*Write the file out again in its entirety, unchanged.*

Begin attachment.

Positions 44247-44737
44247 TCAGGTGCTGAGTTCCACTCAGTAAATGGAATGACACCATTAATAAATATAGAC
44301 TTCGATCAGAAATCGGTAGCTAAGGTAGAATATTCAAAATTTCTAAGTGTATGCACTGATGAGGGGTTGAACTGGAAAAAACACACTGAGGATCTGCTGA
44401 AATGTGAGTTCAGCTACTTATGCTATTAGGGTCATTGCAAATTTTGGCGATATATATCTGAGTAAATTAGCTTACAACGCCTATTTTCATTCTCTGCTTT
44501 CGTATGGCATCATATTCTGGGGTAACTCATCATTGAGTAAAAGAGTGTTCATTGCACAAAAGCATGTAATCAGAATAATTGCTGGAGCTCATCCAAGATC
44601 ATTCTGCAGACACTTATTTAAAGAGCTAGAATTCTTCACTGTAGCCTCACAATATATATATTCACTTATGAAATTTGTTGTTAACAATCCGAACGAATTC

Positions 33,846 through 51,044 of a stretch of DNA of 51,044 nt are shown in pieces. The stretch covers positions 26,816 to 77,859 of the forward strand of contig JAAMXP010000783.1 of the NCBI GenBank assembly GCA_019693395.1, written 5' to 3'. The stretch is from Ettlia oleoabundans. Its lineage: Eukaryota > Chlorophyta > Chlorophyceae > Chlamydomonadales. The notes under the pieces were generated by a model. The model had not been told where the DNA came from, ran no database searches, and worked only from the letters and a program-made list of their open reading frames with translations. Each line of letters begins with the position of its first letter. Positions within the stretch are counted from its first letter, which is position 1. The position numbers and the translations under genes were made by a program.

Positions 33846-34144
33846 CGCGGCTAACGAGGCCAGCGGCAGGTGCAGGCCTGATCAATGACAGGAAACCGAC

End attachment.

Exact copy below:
Positions 44247-44737
44247 TCAGGTGCTGAGTTCCACTCAGTAAATGGAATGACACCATTAATAAATATAGAC
44301 TTCGATCAGAAATCGGTAGCTAAGGTAGAATATTCAAAATTTCTAAGTGTATGCACTGATGAGGGGTTGAACTGGAAAAAACACACTGAGGATCTGCTGA
44401 AATGTGAGTTCAGCTACTTATGCTATTAGGGTCATTGCAAATTTTGGCGATATATATCTGAGTAAATTAGCTTACAACGCCTATTTTCATTCTCTGCTTT
44501 CGTATGGCATCATATTCTGGGGTAACTCATCATTGAGTAAAAGAGTGTTCATTGCACAAAAGCATGTAATCAGAATAATTGCTGGAGCTCATCCAAGATC
44601 ATTCTGCAGACACTTATTTAAAGAGCTAGAATTCTTCACTGTAGCCTCACAATATATATATTCACTTATGAAATTTGTTGTTAACAATCCGAACGAATTC

Positions 33,846 through 51,044 of a stretch of DNA of 51,044 nt are shown in pieces. The stretch covers positions 26,816 to 77,859 of the forward strand of contig JAAMXP010000783.1 of the NCBI GenBank assembly GCA_019693395.1, written 5' to 3'. The stretch is from Ettlia oleoabundans. Its lineage: Eukaryota > Chlorophyta > Chlorophyceae > Chlamydomonadales. The notes under the pieces were generated by a model. The model had not been told where the DNA came from, ran no database searches, and worked only from the letters and a program-made list of their open reading frames with translations. Each line of letters begins with the position of its first letter. Positions within the stretch are counted from its first letter, which is position 1. The position numbers and the translations under genes were made by a program.

Positions 33846-34144
33846 CGCGGCTAACGAGGCCAGCGGCAGGTGCAGGCCTGATCAATGACAGGAAACCGAC